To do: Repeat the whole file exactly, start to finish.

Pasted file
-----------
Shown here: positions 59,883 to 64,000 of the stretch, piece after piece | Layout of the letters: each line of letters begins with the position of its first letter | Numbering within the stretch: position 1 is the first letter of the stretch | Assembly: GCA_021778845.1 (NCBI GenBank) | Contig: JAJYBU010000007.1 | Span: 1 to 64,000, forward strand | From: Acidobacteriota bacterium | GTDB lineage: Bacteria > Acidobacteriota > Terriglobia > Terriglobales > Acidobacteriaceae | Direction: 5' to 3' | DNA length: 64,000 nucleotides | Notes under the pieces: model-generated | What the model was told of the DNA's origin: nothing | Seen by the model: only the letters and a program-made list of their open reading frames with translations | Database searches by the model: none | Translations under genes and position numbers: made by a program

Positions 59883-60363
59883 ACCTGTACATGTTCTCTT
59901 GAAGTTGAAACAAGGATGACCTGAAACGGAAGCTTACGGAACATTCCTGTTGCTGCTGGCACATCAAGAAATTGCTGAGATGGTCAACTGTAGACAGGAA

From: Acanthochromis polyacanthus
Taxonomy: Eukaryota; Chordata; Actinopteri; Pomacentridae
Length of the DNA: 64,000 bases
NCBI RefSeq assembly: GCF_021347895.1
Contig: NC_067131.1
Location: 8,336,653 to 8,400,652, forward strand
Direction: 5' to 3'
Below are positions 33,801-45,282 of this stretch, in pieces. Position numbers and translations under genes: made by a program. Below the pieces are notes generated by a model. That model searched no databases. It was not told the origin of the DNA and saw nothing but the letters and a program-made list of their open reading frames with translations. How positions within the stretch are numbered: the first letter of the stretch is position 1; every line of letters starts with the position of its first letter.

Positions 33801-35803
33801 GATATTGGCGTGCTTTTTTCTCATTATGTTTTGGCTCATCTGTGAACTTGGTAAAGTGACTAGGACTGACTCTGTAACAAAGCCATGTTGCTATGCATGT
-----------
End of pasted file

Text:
Shown here: positions 59,883 to 64,000 of the stretch, piece after piece | Layout of the letters: each line of letters begins with the position of its first letter | Numbering within the stretch: position 1 is the first letter of the stretch | Assembly: GCA_021778845.1 (NCBI GenBank) | Contig: JAJYBU010000007.1 | Span: 1 to 64,000, forward strand | From: Acidobacteriota bacterium | GTDB lineage: Bacteria > Acidobacteriota > Terriglobia > Terriglobales > Acidobacteriaceae | Direction: 5' to 3' | DNA length: 64,000 nucleotides | Notes under the pieces: model-generated | What the model was told of the DNA's origin: nothing | Seen by the model: only the letters and a program-made list of their open reading frames with translations | Database searches by the model: none | Translations under genes and position numbers: made by a program

Positions 59883-60363
59883 ACCTGTACATGTTCTCTT
59901 GAAGTTGAAACAAGGATGACCTGAAACGGAAGCTTACGGAACATTCCTGTTGCTGCTGGCACATCAAGAAATTGCTGAGATGGTCAACTGTAGACAGGAA

From: Acanthochromis polyacanthus
Taxonomy: Eukaryota; Chordata; Actinopteri; Pomacentridae
Length of the DNA: 64,000 bases
NCBI RefSeq assembly: GCF_021347895.1
Contig: NC_067131.1
Location: 8,336,653 to 8,400,652, forward strand
Direction: 5' to 3'
Below are positions 33,801-45,282 of this stretch, in pieces. Position numbers and translations under genes: made by a program. Below the pieces are notes generated by a model. That model searched no databases. It was not told the origin of the DNA and saw nothing but the letters and a program-made list of their open reading frames with translations. How positions within the stretch are numbered: the first letter of the stretch is position 1; every line of letters starts with the position of its first letter.

Positions 33801-35803
33801 GATATTGGCGTGCTTTTTTCTCATTATGTTTTGGCTCATCTGTGAACTTGGTAAAGTGACTAGGACTGACTCTGTAACAAAGCCATGTTGCTATGCATGT